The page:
Forget entrepreneurs, captains of industry, inventors, and scientists. According to Obama Energy Secretary Steven Chu, we have the U.S. government to thank for all the wonders of technology.
In a speech yesterday at Senator Harry Reid’s National Clean Energy Summit, Chu showed America his true colors–and the philosophical bent of the Department of Energy under the Obama Administration–when he delivered a speech praising government’s involvement in the growth of technologies (even helping airplanes get off the ground). In Chu’s words (which you can watch at the 30:50 mark, above):
So the government played an incredibly intimate role in all the technologies that led to prosperity in the United States, and we must not lose sight of that fact.
Chu traced a history of government involvement in helping to create markets for airplanes (in his view, the Wright brothers would have been nothing without the U.S. government and the postal service), the U.S. semiconductor industry, the Internet, and productivity of American agriculture. Victor Joecks at the Nevada Policy Research Institute blog writes about Chu’s view of history:
Of course, the Wright brothers invented [powered flight], Chu says, but if it weren’t for military spending or allowing private companies to deliver the U.S. mail (amazing how he considers deregulation to be “intimate” government involvement, but I digress), no doubt airplanes would have faded away.
There’s a curious fact of history that Chu leaves out. Harry P. Wolfe and John Semmens explain that before the Wright brothers’ famous flight (which they funded without government help), Dr. Samuel Langley of the Smithsonian Institution used a $70,000 U.S. government grant to create an airplane. What happened? It crashed into the Potomac River, the Wright brothers succeeded in their flight nine days later, and Langley laid much of the blame on “inadequate” Federal funding. So much for government’s “intimate role” in technology.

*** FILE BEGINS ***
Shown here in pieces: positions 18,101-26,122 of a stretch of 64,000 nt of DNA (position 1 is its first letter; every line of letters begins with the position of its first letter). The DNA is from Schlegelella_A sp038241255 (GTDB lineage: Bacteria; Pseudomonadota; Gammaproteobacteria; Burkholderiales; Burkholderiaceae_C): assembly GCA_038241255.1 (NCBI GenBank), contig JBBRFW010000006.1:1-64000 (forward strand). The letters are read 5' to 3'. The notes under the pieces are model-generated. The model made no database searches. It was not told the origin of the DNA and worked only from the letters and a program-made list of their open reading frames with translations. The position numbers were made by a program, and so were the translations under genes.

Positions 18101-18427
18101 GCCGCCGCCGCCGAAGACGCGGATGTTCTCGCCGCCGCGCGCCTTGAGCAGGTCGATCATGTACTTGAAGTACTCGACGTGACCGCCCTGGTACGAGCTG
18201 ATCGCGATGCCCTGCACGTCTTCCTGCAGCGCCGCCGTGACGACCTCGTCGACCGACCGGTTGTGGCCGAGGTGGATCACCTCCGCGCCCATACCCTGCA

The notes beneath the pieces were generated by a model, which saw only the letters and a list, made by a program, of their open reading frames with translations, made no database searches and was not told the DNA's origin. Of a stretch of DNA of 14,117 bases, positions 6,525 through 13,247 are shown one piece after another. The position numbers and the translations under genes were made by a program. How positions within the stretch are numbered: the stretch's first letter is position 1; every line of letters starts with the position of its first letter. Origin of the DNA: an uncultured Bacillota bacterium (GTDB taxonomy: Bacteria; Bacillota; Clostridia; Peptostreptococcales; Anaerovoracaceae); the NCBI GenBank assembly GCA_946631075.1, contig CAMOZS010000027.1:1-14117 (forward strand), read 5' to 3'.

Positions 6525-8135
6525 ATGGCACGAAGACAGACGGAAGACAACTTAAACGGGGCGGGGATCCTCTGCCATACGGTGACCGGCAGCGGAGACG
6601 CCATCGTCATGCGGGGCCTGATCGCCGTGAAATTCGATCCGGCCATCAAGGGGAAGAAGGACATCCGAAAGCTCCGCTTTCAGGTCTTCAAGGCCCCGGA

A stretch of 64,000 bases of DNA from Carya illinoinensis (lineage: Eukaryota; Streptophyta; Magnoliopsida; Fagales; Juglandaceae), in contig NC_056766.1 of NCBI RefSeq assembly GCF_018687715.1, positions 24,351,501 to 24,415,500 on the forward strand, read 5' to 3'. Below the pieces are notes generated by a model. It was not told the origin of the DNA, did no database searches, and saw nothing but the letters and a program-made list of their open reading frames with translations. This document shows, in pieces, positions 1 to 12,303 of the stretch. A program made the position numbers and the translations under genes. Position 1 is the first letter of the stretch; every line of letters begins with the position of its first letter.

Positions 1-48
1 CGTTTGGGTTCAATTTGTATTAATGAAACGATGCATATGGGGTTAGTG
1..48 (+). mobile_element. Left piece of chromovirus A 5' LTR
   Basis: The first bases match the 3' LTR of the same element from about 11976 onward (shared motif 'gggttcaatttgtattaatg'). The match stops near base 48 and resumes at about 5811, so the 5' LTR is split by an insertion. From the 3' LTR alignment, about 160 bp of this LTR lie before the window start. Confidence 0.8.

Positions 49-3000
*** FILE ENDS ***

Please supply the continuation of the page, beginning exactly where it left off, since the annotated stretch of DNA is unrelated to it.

That story didn’t make it into Chu’s lecture, and with good reason. Chu is advocating for greater government spending in alternative energy–a ”sunshot program,” the Obama Administration’s modern day answer to Kennedy’s Moonshot Program. Obama’s plan is designed to spur the growth of alternative energy, while also creating jobs. The trouble is, neither of which are being accomplished.
The Nevada Journal reports that, according to the state’s Department of Energy, $47.2 million in federal grants through the Stimulus program have only created or saved 35.86 jobs in the state. And nationally, the green jobs myth is a bust, as well. The New York Times printed a harsh assessment of the state of the “green” economy—including a conclusion that the President’s promise to create five million green jobs over 10 years has proven to be nothing more than “a pipe dream.” And today, a California-based solar panel manufacturer that received $535 million in taxpayer money from the U.S. Department of Energy and $1.1 billion in private venture capital funding shut down, leaving 1,100 people out of work. The reason? It couldn’t compete in the marketplace.
There are some things the government can do, and there are some things it can’t. When it comes to inventing new technologies and bringing them to market, at the end of the day, those that succeed are those that are commercially viable. No matter what Chu may think about the power of the federal government, there are some things it just can’t do.